Also, I really wanted it to be in a practical bathroom. There’s something very isolating about being in a bathroom. It’s a contained room; it’s also, for women, a really special place. I know it’s a cliché, about women going to the bathroom together, and having girl talk and girl time, but it’s true. It’s a place that we can kind of retreat, and look at ourselves in the mirror, there’s a lot of thinking that happens there. So to have her in that space, reflecting on those moments leading up to shaving her head, was very important to me.

I didn’t want to transport her to another space, because when you’re reflecting, you don’t physically leave wherever you are. So I wanted to bring those spaces that she was reflecting on into her physical space. And we did that through very intricate lighting design and cinematography; the cinematographer was just a dancer, dancing together with her actress, to try to manage all of those angles I wanted to get in one seamless take. So that day spent on that one shot was probably my hardest day.

Of course, the second day where we shot the head shaving was very emotional, but the first day was technically the most challenging.

ENGEL: What do you want the audience to walk away with after seeing “Bare”? What do you think the biggest takeaway is?

LEMON: It’s always hard for me to answer this question, because I really like to make films that open conversations. There are a few conversations we wanted to have happen after this, and it sort of depends on each viewer’s personal experience.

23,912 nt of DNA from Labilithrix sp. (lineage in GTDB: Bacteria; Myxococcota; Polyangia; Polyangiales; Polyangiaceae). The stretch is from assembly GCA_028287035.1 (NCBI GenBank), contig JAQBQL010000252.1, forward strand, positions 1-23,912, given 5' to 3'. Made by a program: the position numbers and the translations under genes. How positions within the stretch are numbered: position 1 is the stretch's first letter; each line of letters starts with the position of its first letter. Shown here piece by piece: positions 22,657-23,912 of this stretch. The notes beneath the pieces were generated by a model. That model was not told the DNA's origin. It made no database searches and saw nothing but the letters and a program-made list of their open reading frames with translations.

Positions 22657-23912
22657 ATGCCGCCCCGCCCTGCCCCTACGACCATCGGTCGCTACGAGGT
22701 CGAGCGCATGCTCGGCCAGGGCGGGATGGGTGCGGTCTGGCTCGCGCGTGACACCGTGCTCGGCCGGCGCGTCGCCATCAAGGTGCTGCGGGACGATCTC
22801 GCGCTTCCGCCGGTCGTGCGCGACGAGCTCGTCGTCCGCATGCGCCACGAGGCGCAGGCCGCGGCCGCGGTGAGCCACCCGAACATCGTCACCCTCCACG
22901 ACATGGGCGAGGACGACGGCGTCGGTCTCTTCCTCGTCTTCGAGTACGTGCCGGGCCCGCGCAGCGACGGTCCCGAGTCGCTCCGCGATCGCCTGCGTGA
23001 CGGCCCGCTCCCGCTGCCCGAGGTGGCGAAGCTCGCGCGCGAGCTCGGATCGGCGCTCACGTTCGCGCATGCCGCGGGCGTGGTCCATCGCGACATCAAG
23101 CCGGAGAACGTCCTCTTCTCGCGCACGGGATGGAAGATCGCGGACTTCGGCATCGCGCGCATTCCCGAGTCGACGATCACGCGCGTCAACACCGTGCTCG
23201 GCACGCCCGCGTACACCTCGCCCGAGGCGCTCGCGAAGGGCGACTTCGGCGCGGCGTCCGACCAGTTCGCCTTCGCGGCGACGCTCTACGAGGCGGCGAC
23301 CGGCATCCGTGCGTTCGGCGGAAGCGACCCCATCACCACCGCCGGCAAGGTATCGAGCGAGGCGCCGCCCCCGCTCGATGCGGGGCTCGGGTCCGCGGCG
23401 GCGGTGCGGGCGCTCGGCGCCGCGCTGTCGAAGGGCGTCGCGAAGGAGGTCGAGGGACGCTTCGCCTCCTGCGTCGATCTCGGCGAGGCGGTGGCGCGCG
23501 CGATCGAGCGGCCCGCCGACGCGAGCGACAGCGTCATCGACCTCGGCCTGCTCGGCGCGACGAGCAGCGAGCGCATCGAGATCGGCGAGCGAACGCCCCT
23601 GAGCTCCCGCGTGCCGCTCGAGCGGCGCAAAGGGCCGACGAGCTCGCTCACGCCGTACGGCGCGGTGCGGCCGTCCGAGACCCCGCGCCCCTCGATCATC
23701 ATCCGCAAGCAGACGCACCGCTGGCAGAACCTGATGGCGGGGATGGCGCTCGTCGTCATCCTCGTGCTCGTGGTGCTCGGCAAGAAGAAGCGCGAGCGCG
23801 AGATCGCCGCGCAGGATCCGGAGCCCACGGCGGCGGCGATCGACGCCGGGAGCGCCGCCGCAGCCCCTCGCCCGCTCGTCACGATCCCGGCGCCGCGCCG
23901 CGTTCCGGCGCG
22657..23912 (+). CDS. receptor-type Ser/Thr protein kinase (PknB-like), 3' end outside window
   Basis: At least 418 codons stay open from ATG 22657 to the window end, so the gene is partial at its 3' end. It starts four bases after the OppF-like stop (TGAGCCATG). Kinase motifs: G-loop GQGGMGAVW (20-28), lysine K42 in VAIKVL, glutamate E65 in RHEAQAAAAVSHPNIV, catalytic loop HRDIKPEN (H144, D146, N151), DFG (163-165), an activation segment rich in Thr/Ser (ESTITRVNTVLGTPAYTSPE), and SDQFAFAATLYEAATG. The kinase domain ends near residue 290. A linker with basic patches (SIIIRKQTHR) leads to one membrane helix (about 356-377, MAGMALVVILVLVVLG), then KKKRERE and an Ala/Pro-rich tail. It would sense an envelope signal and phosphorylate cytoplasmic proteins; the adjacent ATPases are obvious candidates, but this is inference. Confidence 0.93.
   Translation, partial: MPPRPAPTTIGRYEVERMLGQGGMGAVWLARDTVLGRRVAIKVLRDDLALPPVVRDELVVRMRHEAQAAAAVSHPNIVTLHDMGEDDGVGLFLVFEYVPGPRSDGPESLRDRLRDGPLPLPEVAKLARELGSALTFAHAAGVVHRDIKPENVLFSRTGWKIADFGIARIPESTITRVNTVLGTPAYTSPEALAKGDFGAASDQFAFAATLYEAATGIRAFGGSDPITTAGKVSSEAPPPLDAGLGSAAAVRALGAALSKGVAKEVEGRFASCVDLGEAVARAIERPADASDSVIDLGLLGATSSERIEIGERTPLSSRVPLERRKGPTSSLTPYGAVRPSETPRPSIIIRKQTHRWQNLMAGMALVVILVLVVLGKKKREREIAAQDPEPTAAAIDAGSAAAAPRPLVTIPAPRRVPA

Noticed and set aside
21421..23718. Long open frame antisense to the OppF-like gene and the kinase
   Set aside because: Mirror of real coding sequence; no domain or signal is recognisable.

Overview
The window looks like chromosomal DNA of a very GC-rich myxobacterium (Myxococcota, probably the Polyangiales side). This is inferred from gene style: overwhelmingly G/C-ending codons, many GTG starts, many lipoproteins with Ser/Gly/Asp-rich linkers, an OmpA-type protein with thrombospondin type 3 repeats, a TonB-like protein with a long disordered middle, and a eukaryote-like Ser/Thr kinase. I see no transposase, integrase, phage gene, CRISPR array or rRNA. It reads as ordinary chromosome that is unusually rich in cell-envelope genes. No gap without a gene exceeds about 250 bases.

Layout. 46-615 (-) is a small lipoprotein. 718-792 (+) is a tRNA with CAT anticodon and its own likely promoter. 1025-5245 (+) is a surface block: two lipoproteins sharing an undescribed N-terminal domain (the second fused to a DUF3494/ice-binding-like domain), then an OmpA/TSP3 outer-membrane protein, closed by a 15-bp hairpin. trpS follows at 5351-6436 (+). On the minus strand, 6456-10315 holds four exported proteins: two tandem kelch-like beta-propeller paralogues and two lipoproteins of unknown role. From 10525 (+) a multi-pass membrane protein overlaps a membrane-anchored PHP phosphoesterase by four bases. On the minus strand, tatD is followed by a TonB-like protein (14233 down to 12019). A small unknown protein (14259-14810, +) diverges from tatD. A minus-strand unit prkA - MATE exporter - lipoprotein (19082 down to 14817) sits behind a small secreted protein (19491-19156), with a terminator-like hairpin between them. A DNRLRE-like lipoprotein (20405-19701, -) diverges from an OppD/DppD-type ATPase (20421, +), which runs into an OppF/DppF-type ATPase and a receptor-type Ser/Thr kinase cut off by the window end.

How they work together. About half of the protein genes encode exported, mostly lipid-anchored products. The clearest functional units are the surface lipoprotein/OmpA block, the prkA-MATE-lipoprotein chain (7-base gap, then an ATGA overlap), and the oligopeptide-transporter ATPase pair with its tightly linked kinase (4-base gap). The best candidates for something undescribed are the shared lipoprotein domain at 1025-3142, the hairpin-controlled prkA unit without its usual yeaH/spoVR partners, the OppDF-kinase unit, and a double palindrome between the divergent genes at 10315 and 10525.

From a very mass perspective, I wanted people to consider how a woman’s identity is tied to her hair and breasts. I think when we hear “breast cancer”, we immediately jump to pink ribbons and fundraising, but we sort of forget about the person that it’s happening to. There’s a lot of society that demands that women have hair and breasts, and when you’re suddenly faced with the idea of losing that, you’re really challenged to think about who you are. When it comes down to it, you’ll still be the same person afterwards, but that’s a big hurdle for a lot of people to get over.

People think that those elements as very superficial, but it’s a big part of the journey. I have many friends who, unfortunately, have breast cancer, and it’s been a big part of their healing process to kind of come to terms with that. I just think that there’s a lot of pressure on women to look and feel a certain way, and I think that we should be allowed to look and feel however we’d like to.

ENGEL: One thing I found unique about “Bare” is that… it’s a story about breast cancer, but the main conflict doesn’t come from the woman’s mortality, or how her life is going to end. Instead, it focuses on how her life is going to change, and the sacrifices that she’s going to have to make.

LEMON: Yeah. I know for sure that we wanted this film to be very empowering. Not everybody’s story ends with a happy ending; when you get this diagnosis, mortality is a big part of it. Rebecca felt like she had to tackle the idea of what her new life would be like – the change that you mentioned – before she could even start to think about the fact that she might die. So she said that it wasn’t until she released herself from the idea of losing her hair and losing her breasts that she started to think about the fact that she could die, and what she needed to do in order to face that head-on.

ENGEL: In general, what, as an artist, are you trying to accomplish?

LEMON: Well, for me, first and foremost, I’m trying to elevate women’s stories. And a lot of women’s stories are sort of everyday – and just because they’re everyday doesn’t mean they’re not important. So I kind of want to chronicle what life is like for all of us. We’re over half of the planet, and a lot of our day-to-day challenges look the same. There’s something beautiful about the simple elements of life that we face every day, and that makes me feel very proud to include that in my films. [TAOM]